Historic Markers Across Tennessee



New Madrid, Missouri/Cates Casting Field/Island No. 10



Marker ID:  61
Location: Mud Island River Park, 125 N Front Street, Memphis, TN
County: Shelby
Coordinates: N 35° 8.968    W 090° 3.507
  35.14946666    -90.05845
Waymark: None
 



Text:

New Madrid, Missouri/Cates Casting Field/Island No. 10
Panel #61 Mississippi Riverwalk



A) New Madrid, Missouri
Mile 888.7 AHP

The New Madrid townsite was laid out in 1788 by Colonel George Morgan, who had brought settlers, hoping to make it the capital of an independent Spanish-allied state. The expected land grant from Spain did not come through, and Morgan returned to his home in New Jersey, abandoning the tiny settlement to its fate. The Spanish maintained Fort Celeste there until it became U.S. territory in 1803. New Madrid was near the center of the greatest earthquakes ever recorded in the U.S. in 1811-1812. The town was forced northward as the river steadily washed away its riverfront. Some townspeople kept their buildings mounted on log rollers to facilitate the frequent retreats, but most of the populations fled. Poorly fortified during the Civil War, New Madrid was abandoned by the Confederacy as Union forces advanced downriver. Modern revetments have stabilized the waterfront and New Madrid is now an active river port.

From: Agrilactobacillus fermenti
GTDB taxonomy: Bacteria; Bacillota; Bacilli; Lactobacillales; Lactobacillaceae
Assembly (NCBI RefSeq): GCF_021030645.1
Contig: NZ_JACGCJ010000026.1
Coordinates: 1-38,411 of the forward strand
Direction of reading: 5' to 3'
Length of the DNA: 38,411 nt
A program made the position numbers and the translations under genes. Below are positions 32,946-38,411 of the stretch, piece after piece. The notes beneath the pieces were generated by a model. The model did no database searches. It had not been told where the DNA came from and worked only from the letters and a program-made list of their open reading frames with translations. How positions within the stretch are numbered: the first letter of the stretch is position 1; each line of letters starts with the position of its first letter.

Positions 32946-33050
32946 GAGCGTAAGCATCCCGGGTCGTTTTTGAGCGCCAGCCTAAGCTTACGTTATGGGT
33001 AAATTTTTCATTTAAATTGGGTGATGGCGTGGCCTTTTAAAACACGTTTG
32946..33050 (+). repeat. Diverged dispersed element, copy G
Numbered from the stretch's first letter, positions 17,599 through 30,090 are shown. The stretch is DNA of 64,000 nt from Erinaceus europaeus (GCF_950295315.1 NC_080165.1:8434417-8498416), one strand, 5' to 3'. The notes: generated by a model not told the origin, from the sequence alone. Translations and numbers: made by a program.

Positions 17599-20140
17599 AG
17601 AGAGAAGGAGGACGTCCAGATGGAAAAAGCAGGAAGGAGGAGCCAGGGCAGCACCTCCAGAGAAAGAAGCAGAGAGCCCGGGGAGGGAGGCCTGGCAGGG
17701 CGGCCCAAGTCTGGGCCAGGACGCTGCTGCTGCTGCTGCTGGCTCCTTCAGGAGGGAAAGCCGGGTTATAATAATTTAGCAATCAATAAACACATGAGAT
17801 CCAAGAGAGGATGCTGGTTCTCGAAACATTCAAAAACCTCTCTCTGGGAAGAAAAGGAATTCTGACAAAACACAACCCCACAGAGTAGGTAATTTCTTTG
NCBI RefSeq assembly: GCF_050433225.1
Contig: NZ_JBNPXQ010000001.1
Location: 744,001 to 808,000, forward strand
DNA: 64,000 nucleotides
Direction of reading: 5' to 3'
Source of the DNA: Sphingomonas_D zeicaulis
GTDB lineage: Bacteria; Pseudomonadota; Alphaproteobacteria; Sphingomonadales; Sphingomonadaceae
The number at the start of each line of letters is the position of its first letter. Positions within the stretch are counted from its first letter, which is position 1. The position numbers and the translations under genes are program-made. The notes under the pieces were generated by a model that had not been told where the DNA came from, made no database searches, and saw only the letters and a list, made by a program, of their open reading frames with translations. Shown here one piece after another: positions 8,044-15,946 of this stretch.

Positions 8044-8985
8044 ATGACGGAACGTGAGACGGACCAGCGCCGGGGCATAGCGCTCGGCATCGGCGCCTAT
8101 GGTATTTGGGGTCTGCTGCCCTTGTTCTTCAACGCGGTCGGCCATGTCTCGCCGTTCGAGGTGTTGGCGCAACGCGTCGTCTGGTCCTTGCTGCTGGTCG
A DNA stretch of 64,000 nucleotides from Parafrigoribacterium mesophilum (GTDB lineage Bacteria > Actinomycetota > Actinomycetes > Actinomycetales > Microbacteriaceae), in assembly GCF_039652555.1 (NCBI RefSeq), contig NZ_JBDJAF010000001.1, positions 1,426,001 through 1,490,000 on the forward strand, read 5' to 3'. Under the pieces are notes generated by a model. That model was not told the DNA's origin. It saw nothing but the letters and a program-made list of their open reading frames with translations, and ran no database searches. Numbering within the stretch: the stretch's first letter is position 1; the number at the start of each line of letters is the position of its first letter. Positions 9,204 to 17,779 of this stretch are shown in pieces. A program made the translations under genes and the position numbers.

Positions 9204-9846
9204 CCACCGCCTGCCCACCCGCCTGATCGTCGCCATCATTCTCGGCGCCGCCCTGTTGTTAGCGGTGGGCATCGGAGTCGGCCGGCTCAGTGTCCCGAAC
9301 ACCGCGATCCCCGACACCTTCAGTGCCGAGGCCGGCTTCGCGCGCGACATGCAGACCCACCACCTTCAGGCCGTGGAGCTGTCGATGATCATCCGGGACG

B) Cates Casting Field
Mile 900.5 AHP

Large concrete blocks used in modern revetment work are produced here at Cates Landing, Tennessee, one of eight such facilities on the river. Revetments are constructions that protect river banks and levees from erosion. The 4 foot by 1 foot concrete slabs manufactured here are assembled into large flexible “mattresses” and installed where they are needed along the banks by special mat-sinking barges. It has been estimated that the river can erode as much as 600 feet of soil a year from an unprotected bank, and theses modern revetments protect much of the shoreline.

C) Island No. 10
Mile 901.0 AHP


Early maps show Island No. 10 lying off Donaldson Point close to the Tennessee shore. After the fall of Columbus, Kentucky, a fort on the island and supporting shore batteries were the northernmost Confederate river defenses. Union gunboats sneaked past these fortifications, and troops waded into swamps behind the island. Hemmed in, the rebels surrendered in March 1862. The river channel later shifted, and the island became part of the right bank. The Winchester Towhead built up below it, and Island No. 10 is now landlocked on the Missouri shore.

Photo Credit: (1) Mat Casting Field Vicksburg District, USACE (2) Mat Sinking Plants, USACE

Mississippi Riverwalk.
Marker Number 61


A photo of this marker can be found on HMDB.org


Notes:

AHP - Above Head of Passes, this is the distance from the mouth of a river when measured along the course (navigable channel) starting at zero.